iran politics saudi arabia saudi aramco

‘Unquestionably Sponsored By Iran’: The Saudis Have Some Debris They’d Like You To Scope Out

“We are working right now to share the information that we have".

As scheduled, the Saudi defense ministry held a press conference on Wednesday to present the results of the kingdom’s “investigation” into the attacks on Abqaiq and Khurais that crippled 50% of Aramco’s production capacity last weekend.

They brought along some “Iranian-made” drones and missiles or, for the skeptics among you, some stage props.

The attacks were “unquestionably sponsored by Iran”, the ministry said, with debris splayed about like some kind of war-themed modern art installation.

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The Saudis called the wreckage “undeniable” evidence of Iranian aggression, adding that a total of 25 drones and missiles were deployed in the attacks which, contrary to Houthi claims, were launched from the north, not from Yemen.

Turki al-Maliki cited “Iran’s efforts” to obscure flight paths, but said “data analysis of the attack sites indicate weapons of Iranian origin”.

All of that echoes Mike Pompeo’s Saturday tweet, delivered with remarkable rapidity and couched in very definitive terms considering how little time had elapsed since the strikes. Due primarily to the Trump administration’s massive credibility deficit (and also to a generalized mistrust of the Saudis) Pompeo’s claims have been a source of continual skepticism in the days since the attacks.


“We are working right now to share the information that we have from the data, from the chips, with the United Nations experts”, al-Maliki went on to say.

Iran on Tuesday again denied being directly responsible, but praised the Houthis for carrying out the attacks. As ever, it’s worth noting that false flag theories need to explain why the Houthis continue to insist on claiming the attacks and why Tehran continues to brag about their success on behalf of their Yemeni proxy. (Quds commander Qasem Soleimani tweeted a cryptic celebration hours after the strikes on Saturday.)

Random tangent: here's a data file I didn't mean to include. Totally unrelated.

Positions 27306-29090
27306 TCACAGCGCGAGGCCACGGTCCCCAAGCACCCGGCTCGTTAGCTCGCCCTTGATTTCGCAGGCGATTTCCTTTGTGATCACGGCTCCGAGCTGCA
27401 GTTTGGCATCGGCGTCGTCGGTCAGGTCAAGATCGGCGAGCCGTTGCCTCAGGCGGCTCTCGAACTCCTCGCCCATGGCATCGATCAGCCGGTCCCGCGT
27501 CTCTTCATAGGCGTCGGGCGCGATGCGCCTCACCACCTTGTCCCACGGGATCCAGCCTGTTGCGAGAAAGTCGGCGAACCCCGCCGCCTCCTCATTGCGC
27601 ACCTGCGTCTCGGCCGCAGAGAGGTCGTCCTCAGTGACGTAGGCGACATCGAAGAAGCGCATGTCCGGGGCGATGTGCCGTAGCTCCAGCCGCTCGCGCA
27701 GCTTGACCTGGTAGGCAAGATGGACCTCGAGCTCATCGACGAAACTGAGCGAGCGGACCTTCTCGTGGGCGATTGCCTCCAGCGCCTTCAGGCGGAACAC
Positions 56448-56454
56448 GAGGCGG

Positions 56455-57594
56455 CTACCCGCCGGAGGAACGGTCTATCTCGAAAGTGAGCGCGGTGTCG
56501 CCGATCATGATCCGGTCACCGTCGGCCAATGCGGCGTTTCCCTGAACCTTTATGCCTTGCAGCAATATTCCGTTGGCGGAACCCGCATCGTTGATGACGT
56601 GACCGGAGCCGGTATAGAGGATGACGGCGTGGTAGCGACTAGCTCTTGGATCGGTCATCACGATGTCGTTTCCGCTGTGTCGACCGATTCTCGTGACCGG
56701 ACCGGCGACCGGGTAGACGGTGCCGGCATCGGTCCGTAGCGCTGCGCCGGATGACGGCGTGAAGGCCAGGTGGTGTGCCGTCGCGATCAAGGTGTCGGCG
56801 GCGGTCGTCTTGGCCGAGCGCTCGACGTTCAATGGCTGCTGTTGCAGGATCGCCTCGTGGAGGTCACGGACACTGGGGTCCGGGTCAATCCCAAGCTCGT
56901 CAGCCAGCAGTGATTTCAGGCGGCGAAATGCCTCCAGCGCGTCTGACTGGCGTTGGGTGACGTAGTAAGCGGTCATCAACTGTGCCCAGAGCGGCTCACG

Read more: Iran Calls Aramco Attacks ‘Warning’ From Houthis, Denies Role In ‘9/11 For Saudi Arabia’

Pompeo was set to meet with Crown Prince Mohammed in Jeddah on Wednesday and the US is said to be preparing a declassified version of its own intelligence for public release.

Fears of imminent retaliatory strikes on Iran were allayed a bit on Wednesday when Trump announced “substantial” new sanctions in a morning tweet. It’s at least possible that means the administration is clinging to the idea that sanctions are preferable to military action when it comes to “changing Iran’s behavior” (as Pompeo is fond of putting it).

Of course, there’s really not much left for the administration to sanction – we’ve reached Spinal Tap territory at this juncture (“These sanctions go to ’11′”).

Suffice to say the public has already decided what they want to believe with regard to the attacks on Abqaiq and Khurais, so none of this is likely to make much of a difference.

That the Houthis continue to insist not only on having perpetrated the attacks, but on their intention to stage similar strikes in the future, means the only real question here is whether anybody can come up with stone, cold proof that Iran attacked the Saudis directly, because that’s when the various “proxy” wars morph into direct, sectarian conflict between Riyadh and Tehran.


17 comments on “‘Unquestionably Sponsored By Iran’: The Saudis Have Some Debris They’d Like You To Scope Out

  1. Jan Veenstra says:

    Saudi civilian targets were hit. Interestingly, still not a single report on human casualties. The Saudi civilian targets in Yemen have killed and maimed thousands of civilians.

    If one really has to chose between Shia Iran and Sunni Saudi, the choice isn’t very difficult.

    • Well, of course. But that’s not what’s being questioned here. It’s not a matter of “did the US back the wrong horse a long time ago?” or “is MBS a butcher responsible for untold human suffering in Yemen”? Obviously, the answer to those questions is “Yes” and “Yes”.